As I Linger In the Chambers of the Sea

February 17, 2011
“I should have been a pair of ragged claws scuttling across the floors of silent seas.” Those words strike my soul, echoing across the sky from the pen and ink of T.S. Eliot. Did he write in the words of Prufrock, or my own? I hate this world we all live in with all of its “efficiency” that can only be achieved through modernization from blending and flowing, struggling day and night just to keep inching forward into this possibly inevitable fate that is our own destruction from our insufferable pride. I lack the ambition, the motivation, and the mental vigor that is producing consistent, acceptable work all after a long day weighted down with the burdens of becoming an adult. I have visions of the perfect work ethics performed by my brother; undoubtedly the perfect man. He lives in that perfect place, free of ambiguity and unwanted stress. I have to learn from him. I have to learn from my family. I graduate soon, so does that mean it’s too late? Dear God, help me.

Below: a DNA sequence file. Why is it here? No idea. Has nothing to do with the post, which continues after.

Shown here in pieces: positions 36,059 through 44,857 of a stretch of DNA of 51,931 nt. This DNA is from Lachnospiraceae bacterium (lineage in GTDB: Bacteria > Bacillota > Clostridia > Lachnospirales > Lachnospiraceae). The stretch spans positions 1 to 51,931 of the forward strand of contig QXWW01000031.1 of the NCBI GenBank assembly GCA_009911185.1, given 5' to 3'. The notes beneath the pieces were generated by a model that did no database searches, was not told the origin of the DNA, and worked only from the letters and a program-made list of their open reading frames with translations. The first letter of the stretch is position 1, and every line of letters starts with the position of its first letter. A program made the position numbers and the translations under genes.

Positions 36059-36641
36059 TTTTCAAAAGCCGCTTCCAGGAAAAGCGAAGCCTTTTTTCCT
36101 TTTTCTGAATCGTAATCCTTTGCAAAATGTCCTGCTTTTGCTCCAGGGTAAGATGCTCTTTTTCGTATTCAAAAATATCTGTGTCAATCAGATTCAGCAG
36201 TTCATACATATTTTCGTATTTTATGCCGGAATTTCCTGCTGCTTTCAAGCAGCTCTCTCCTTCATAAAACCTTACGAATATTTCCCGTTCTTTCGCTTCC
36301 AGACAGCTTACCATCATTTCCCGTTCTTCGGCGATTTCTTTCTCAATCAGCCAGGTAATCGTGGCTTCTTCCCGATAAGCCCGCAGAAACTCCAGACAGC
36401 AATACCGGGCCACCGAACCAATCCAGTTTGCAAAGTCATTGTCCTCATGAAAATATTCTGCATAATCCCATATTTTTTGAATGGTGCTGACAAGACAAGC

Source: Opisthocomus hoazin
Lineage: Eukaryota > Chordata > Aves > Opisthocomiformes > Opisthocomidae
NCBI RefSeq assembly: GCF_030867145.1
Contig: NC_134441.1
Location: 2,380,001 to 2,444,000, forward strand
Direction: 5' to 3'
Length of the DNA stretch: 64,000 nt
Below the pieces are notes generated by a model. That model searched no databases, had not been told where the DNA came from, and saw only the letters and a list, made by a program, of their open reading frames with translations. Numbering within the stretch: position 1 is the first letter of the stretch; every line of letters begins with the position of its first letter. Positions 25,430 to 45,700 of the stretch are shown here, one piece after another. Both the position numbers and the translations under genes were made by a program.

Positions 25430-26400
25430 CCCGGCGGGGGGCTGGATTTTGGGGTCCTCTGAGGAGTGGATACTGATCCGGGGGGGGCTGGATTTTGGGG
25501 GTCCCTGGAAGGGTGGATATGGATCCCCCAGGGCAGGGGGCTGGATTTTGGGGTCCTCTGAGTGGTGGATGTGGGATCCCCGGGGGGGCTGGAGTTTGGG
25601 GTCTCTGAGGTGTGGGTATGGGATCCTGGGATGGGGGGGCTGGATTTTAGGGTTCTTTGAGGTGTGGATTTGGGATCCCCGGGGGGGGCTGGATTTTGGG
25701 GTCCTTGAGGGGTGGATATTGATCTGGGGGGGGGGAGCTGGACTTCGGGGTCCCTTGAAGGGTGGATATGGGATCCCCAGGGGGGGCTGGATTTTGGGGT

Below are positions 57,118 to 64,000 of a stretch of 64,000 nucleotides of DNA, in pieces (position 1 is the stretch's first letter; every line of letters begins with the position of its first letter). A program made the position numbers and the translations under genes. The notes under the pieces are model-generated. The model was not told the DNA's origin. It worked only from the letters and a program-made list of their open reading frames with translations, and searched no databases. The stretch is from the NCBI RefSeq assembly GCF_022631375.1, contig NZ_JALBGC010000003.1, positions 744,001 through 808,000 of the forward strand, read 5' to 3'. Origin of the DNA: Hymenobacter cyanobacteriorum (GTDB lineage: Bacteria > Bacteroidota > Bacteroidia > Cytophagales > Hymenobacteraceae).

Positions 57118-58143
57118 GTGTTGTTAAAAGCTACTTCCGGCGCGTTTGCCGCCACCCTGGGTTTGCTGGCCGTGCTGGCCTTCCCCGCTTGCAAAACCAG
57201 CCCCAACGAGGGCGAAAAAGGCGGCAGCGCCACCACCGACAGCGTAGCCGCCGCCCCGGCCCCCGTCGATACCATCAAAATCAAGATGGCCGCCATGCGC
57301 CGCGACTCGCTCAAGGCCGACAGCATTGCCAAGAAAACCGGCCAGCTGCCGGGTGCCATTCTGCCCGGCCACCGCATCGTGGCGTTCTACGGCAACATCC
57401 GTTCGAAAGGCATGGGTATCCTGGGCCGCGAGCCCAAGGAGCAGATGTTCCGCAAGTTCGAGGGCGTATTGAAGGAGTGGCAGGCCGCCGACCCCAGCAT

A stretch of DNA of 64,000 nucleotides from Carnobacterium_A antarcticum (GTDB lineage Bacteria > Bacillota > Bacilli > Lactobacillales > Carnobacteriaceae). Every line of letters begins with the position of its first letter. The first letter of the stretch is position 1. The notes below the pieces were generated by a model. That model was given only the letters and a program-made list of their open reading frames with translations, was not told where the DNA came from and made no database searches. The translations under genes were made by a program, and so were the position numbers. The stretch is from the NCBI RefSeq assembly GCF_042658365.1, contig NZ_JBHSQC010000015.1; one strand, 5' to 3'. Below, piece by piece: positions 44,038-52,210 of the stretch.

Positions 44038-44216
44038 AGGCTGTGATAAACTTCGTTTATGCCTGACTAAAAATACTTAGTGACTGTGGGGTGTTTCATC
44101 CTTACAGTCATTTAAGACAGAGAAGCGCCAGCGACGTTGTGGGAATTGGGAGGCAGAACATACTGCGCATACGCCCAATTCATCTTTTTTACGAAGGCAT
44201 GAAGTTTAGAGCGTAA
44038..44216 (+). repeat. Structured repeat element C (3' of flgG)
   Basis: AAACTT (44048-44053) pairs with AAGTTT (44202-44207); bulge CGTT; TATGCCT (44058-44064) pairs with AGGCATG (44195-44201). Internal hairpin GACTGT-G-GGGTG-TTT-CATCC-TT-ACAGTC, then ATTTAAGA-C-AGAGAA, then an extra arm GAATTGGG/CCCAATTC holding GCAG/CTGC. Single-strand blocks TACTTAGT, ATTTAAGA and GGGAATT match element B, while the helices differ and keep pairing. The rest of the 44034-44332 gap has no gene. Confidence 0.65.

It starts out simple enough, the slight curiosity and yearning of what might happen if I share my issues publicly to my parents. Even greater still is the response: the emotional high which comes sharply when one knows someone might empathize/sympathize with them. It is done for a reaction; it is done for a response; it is done for a reply: It is meaningless. Do I confront them for a reaction, a longing, hoping they may teach me how to be better, commenting on a positive attribute just to lift my weakened and pained soul? No, no, no. It’s a simulation. It’s a copy of feelings, trying to make me think I have that ounce of hope and intellect in me. No one cares. It is that they feel they must that drives their response. Oh, Mother, what am I even discussing? Rants, it’s always fun. My room is a disaster; this house is a disaster. Everything is out of my closet, bordering around my bed like a medieval wall, and the rest of the house is no different: cluttered, falling apart, a mere mockery of what it once was. I remember the hospital. It was so much cleaner, a decent place for us to spend our family’s Christmas. Why go home? I can’t remember the last time it was clean or the last time anyone was over.